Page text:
Whovian Adventures, Sinéad O’Connor, and a 60-and-Older Dance Troupe | Real Reels

This month's must-see documentaries include an eye-opening film about Sinéad O’Connor, a look at the use and disuse of scrap metal, and a glimpse of a close-knit group of Doctor Who fans. 

Calendar Girls. 85 min. Greenwich Entertainment. 2022. DVD UPC 3832926173. $19.99.

It’s never too late to embrace a passion, as demonstrated and by these Florida women who are devoted to their ages-60-and-older dance troupe. Known for colorful costumes, the troupe gives over 100 performances each year to raise money for charity. This isn’t a carefree hobby, as the women dedicate many hours to practice and performing. This profile of the troupe’s members is ultimately life-affirming and a dose of pure positivity. The film’s subjects are also honest about the realities of getting older, including philosophical discussions about aging and frank talk about health issues the dancers face. VERDICT A glimpse of the empowerment of older people through dance.

Doctor Who Am I. 80 min. Gravitas Ventures. 2021. DVD UPC 1009777360. $18.99.

Doctor Who is a beloved science-fiction television show—at least the English one is. The 1996 American TV movie on Fox? Not so much. Whovians (fans of Doctor Who) admit they are a “niche within the niche” of fandom conventions. The TV movie is at the bottom of that niche. Matthew Jacobs wrote the screenplay, and in this documentary he and director Vanessa Yuille chronicle his appearances at various conventions, facing Whovians who have strong feelings regarding the TV movie as a failed blip in the doctor’s universe. There are a lot of fandom docs out there, but this documentary finds some emotional intimacy in capturing Jacobs’s surprising journey in the close-knit fan community. VERDICT Those interested in geek subcultures will be entertained.

Nothing Compares. 95 min. Showtime. 2022. DVD UPC 1010368654. $26.99.

Focusing solely on the early, controversial years of singer-songwriter Sinéad O’Connor, Kathryn Ferguson’s lively documentary gives both an explanation of O’Connor’s actions and a loving validation of her music. O’Connor was a genuine star in mainstream culture when she tore up a photo of Pope John Paul II during her performance on Saturday Night Live in 1992. Though she has never stopped making beautiful, challenging music, her “career” as a popular artist was effectively over. In a smart decision by Ferguson, O’Connor narrates the doc, but viewers only see her in archival clips. This locks viewers into a specific place in time with a fiery, youthful, outspoken O’Connor refusing to back down as she performs some of her most memorable and powerful music. VERDICT An honest, eye-opening film about complex Irish firebrand O’Connor.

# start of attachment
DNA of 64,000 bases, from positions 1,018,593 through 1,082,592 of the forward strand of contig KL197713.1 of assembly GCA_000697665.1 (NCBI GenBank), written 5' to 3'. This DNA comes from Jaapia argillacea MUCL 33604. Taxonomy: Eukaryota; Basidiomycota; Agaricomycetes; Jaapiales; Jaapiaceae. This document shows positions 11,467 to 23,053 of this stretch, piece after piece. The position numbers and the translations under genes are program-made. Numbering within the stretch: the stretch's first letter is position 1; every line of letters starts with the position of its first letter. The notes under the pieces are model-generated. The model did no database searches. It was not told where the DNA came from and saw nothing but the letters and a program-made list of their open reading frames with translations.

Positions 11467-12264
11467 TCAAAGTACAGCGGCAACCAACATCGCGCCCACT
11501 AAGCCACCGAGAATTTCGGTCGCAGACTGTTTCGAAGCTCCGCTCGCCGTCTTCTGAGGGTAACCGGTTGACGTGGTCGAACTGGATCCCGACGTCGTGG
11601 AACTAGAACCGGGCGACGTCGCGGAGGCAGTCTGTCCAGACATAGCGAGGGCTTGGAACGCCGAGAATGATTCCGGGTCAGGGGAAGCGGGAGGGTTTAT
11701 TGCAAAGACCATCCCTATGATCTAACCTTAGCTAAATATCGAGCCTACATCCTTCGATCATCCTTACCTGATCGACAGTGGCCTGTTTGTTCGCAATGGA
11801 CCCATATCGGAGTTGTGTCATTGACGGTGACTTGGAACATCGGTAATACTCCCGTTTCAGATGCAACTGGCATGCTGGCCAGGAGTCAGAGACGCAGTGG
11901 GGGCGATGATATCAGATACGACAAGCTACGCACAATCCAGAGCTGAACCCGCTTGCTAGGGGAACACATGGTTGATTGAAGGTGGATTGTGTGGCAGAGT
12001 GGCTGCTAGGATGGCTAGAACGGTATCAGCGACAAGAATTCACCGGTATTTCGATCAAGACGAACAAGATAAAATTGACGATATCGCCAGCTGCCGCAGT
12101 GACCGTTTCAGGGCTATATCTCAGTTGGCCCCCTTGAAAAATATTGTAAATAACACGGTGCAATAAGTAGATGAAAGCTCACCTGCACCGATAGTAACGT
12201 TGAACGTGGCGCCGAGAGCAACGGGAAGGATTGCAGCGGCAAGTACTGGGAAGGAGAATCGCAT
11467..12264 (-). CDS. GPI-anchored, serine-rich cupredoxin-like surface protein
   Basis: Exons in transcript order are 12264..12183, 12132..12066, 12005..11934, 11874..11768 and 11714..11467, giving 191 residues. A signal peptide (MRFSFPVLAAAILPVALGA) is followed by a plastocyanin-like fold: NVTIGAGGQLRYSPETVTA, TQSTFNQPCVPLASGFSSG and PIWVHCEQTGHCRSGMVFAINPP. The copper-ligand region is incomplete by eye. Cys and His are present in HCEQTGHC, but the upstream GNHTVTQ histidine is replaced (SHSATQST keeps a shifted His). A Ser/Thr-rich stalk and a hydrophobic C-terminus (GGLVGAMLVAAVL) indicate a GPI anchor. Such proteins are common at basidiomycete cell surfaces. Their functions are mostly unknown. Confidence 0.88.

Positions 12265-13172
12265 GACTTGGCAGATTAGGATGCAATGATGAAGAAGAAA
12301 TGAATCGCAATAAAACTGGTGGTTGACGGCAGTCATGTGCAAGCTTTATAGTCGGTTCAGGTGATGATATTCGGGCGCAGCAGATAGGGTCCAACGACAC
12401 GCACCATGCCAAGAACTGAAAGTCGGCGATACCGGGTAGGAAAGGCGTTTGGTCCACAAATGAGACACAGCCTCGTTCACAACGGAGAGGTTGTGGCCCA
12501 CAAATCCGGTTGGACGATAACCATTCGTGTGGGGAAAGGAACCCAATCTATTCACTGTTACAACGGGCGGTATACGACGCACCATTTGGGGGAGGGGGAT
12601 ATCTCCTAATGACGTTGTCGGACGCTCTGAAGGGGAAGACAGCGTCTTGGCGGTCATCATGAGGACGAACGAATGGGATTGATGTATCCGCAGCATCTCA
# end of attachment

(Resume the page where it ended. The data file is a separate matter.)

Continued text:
Scrap. 78 min. First Run Features. 2022. DVD UPC 2022991827. $19.99.

Stacey Tenenbaum travels around the globe (the U.S., Thailand, Spain, India, South Korea, England) investigating the use and disuse of scrap metals. Cars, ships, airplanes, farm equipment, telephone boxes, and old phones are some of the objects being repurposed or turning to rust in heaps or rows of metal wreckage. The doc is eerily meditative and strangely beautiful as drone footage shows scrap metal in woods, on water, or in densely populated cities. It quietly delivers a message about the environment, often letting the camera tell the story without much dialogue. The images are the strongest element of the film, so that is a wise decision by Tenenbaum. VERDICT A blend of environmentalism, eccentricity, and a statement about waste in the 21st century.


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